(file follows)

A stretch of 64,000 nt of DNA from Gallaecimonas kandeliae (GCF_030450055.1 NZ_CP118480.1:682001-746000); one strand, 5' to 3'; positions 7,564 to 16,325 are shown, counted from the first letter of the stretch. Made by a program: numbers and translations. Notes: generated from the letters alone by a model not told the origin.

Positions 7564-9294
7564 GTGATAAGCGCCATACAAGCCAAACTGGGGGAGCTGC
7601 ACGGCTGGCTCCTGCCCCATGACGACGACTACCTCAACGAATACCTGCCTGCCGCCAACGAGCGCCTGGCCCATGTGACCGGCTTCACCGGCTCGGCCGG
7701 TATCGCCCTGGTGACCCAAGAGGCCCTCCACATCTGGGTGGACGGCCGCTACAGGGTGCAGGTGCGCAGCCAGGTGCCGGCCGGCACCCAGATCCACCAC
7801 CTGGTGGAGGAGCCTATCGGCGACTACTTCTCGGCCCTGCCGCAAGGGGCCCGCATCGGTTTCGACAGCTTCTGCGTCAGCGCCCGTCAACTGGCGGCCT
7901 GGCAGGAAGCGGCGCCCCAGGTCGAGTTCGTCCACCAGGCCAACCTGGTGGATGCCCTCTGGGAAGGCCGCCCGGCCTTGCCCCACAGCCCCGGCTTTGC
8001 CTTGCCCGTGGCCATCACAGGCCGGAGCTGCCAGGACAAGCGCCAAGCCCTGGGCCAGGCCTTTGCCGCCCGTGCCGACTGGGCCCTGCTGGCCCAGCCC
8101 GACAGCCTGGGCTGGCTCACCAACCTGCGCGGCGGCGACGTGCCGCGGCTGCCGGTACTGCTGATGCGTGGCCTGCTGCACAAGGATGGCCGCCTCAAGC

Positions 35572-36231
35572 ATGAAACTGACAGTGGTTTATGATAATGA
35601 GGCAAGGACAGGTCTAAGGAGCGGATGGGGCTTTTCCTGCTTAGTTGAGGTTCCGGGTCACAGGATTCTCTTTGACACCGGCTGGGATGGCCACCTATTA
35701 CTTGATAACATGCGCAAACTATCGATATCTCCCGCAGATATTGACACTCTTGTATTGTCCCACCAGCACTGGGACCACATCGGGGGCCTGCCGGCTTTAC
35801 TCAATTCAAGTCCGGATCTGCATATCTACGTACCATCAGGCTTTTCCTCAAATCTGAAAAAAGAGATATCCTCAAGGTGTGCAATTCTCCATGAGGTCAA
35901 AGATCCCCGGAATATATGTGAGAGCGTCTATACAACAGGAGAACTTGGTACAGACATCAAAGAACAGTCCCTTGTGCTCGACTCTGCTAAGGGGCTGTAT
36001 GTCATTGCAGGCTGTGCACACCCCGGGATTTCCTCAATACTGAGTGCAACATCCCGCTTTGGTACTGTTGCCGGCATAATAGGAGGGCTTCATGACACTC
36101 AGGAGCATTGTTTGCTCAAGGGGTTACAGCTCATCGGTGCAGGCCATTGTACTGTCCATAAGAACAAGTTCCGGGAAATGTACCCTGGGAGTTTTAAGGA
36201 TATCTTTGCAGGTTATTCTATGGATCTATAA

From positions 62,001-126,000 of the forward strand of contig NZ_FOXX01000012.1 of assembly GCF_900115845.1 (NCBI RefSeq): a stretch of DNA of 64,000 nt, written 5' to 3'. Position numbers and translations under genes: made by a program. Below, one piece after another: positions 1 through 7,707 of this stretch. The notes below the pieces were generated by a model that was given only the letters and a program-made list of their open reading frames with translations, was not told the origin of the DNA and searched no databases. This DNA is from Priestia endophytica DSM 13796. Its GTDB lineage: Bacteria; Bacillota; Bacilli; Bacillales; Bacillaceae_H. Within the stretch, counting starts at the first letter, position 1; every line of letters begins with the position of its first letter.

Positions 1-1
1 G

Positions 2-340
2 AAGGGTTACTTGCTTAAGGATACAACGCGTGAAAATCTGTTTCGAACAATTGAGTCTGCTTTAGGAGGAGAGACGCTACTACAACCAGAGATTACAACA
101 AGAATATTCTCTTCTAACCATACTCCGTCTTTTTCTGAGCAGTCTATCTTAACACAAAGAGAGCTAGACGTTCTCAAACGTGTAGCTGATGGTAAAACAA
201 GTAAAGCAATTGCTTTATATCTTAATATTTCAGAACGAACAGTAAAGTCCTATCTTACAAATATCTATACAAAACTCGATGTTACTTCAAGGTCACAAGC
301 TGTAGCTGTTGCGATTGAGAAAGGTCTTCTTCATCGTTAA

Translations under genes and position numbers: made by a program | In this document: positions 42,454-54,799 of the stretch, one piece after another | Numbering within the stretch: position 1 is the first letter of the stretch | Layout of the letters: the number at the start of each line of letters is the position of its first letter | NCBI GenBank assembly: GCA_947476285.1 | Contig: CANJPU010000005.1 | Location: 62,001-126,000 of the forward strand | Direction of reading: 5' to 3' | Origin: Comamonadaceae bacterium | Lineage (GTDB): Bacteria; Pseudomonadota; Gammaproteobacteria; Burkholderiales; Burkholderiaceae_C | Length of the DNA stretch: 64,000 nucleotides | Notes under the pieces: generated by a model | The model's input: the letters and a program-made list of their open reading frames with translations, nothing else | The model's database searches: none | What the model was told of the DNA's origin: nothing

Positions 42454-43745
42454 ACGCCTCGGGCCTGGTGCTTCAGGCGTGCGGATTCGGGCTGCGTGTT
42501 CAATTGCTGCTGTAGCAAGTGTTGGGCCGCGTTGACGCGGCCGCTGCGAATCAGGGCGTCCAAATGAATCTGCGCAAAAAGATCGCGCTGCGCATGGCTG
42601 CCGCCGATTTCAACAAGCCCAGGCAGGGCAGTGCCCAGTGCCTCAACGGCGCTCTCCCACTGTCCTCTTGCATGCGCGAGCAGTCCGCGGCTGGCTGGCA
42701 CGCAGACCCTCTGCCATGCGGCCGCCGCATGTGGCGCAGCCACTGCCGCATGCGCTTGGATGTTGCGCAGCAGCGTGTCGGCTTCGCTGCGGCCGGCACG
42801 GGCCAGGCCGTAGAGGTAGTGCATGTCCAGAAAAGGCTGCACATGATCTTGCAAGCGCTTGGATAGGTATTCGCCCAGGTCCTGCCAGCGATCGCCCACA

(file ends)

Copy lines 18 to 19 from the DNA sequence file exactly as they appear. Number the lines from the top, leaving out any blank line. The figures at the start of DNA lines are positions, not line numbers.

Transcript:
36201 TATCTTTGCAGGTTATTCTATGGATCTATAA

From positions 62,001-126,000 of the forward strand of contig NZ_FOXX01000012.1 of assembly GCF_900115845.1 (NCBI RefSeq): a stretch of DNA of 64,000 nt, written 5' to 3'. Position numbers and translations under genes: made by a program. Below, one piece after another: positions 1 through 7,707 of this stretch. The notes below the pieces were generated by a model that was given only the letters and a program-made list of their open reading frames with translations, was not told the origin of the DNA and searched no databases. This DNA is from Priestia endophytica DSM 13796. Its GTDB lineage: Bacteria; Bacillota; Bacilli; Bacillales; Bacillaceae_H. Within the stretch, counting starts at the first letter, position 1; every line of letters begins with the position of its first letter.